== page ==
Psalm 147:4
(4) Stars.--This proof of God's power to help, by reference to the stars of heaven, which are beyond man's power to count, much more to name, but which the Almighty both numbers and names, seems rather abruptly introduced, but the train of thought is clear. To assemble the dispersed of Israel, however numerous and scattered, was easy to the ruler of the hosts of heaven. The original promise to Abraham was, of course, in the poet's mind, but still more Isaiah 40:26-28, from which the expression may have been taken. The dramatic "Lift your eyes on high and behold" supplies the link needed in the abrupt entrance of the thought of the psalm.

Verse 4. - He telleth the number of the stars. Nothing escapes God's knowledge. He knew the number of the exiles, and the place and name of each, just as he knows the number of the stars and their names (comp. Isaiah 40:26). He calleth them all by their names (see Job 9:9; Isaiah l.s.c.).

147:1-11 Praising God is work that is its own wages. It is comely; it becomes us as reasonable creatures, much more as people in covenant with God. He gathers outcast sinners by his grace, and will bring them into his holy habitation. To those whom God heals with the consolations of his Spirit, he speaks peace, assures them their sins are pardoned. And for this, let others praise him also. Man's knowledge is soon ended; but God's knowledge is a dept that can never be fathomed. And while he telleth the number of the stars, he condescends to hear the broken-hearted sinner. While he feeds the young ravens, he will not leave his praying people destitute. Clouds look dull and melancholy, yet without them we could have no rain, therefore no fruit. Thus afflictions look black and unpleasant; but from clouds of affliction come showers that make the soul to yield the peaceable fruits of righteousness. The psalmist delights not in things wherein sinners trust and glory; but a serious and suitable regard to God is, in his sight, of very great price. We are not to be in doubt between hope and fear, but to act under the gracious influences of hope and fear united.He telleth the number of the stars,.... Which no man can do exactly; see Genesis 15:5; the ancient astronomers pretended to tell them, as Aratus and Eudoxus (o), and fixed their number at a thousand and some odd; but then these were only such as were of some magnitude and influence, and such as commonly appeared; but since the use of telescopes many are seen which were not before; and especially those clusters of them in the Milky Way cannot be distinctly discerned and told; but the Lord that made them can tell their exact number. Aben Ezra thinks this is said with respect to the outcasts of Israel scattered throughout the whole earth, as the stars are in the upper orb; and that as the Lord knows the one, he knows the other; which is not amiss, especially spiritually understood;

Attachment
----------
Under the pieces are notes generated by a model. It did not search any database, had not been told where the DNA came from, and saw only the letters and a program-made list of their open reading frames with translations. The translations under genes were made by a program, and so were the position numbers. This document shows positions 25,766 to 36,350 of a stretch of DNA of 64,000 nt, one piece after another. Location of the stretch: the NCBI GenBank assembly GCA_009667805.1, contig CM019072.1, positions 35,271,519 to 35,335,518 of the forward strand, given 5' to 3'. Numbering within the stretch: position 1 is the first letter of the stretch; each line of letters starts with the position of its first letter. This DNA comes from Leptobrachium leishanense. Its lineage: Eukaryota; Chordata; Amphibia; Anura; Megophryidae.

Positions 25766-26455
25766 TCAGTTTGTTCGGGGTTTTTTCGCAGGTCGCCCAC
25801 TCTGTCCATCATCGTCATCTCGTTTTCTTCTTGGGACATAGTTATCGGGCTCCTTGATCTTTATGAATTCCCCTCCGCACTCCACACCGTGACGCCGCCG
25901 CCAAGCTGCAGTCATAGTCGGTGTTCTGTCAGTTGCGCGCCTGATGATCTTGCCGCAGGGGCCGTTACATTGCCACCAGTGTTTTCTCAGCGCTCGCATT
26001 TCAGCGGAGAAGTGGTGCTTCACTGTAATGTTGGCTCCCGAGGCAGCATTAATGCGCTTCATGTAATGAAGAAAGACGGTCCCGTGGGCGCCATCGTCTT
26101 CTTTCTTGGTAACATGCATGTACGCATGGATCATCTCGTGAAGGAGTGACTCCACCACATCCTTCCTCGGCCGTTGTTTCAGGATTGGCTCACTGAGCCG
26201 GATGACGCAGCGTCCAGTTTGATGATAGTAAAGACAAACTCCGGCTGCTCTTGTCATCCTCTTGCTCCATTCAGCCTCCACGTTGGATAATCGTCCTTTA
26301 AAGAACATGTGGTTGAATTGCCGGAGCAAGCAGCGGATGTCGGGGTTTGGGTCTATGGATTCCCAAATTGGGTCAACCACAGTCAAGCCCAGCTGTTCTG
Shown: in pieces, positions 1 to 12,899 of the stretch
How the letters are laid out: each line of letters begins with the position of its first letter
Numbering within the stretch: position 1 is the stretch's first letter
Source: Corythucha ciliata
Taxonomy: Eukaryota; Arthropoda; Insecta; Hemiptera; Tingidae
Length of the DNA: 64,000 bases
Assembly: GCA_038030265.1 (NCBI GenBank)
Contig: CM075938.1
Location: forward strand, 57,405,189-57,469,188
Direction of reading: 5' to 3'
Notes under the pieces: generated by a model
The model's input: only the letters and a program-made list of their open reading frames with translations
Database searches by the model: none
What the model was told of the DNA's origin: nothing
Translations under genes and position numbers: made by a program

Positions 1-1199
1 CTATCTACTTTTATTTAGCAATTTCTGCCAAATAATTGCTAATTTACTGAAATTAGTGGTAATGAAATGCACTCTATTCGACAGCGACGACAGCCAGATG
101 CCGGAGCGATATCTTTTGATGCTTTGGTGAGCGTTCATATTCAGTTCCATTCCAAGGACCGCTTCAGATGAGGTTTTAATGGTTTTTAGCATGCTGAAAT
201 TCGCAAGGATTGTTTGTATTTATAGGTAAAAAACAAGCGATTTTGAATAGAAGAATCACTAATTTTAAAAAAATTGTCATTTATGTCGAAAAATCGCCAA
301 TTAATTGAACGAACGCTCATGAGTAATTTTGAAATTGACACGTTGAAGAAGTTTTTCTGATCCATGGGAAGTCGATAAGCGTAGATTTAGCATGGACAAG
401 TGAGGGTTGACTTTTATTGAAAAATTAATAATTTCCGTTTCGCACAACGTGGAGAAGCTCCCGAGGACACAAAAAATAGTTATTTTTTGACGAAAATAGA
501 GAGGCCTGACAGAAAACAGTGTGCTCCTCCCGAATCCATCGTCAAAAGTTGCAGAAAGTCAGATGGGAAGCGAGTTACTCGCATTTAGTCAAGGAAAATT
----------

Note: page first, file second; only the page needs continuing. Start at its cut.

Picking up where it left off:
he calleth them all by their names; not that he calls one Jupiter and another Verus, &c. as the Heathens have done; but the sense is, that he has as perfect, distinct, and exact knowledge of them, as we have of any persons or things that we can call by name, and more so; see Isaiah 40:26. This may be applied to the saints, who are like to stars for the light they receive from Christ the sun of righteousness, and are a number which no man can number; but Christ knows them all distinctly and exactly, and can call them by name, and holds them in his right hand, and will preserve them; and they shall shine for ever like stars, yea, like the sun in the kingdom of his Father; so Arama interprets this of the righteous, who are compared to stars; see Daniel 12:4.

(o) Vid. Augustin de Civ. Dei, l. 16. c. 23.

Psalm 147:3
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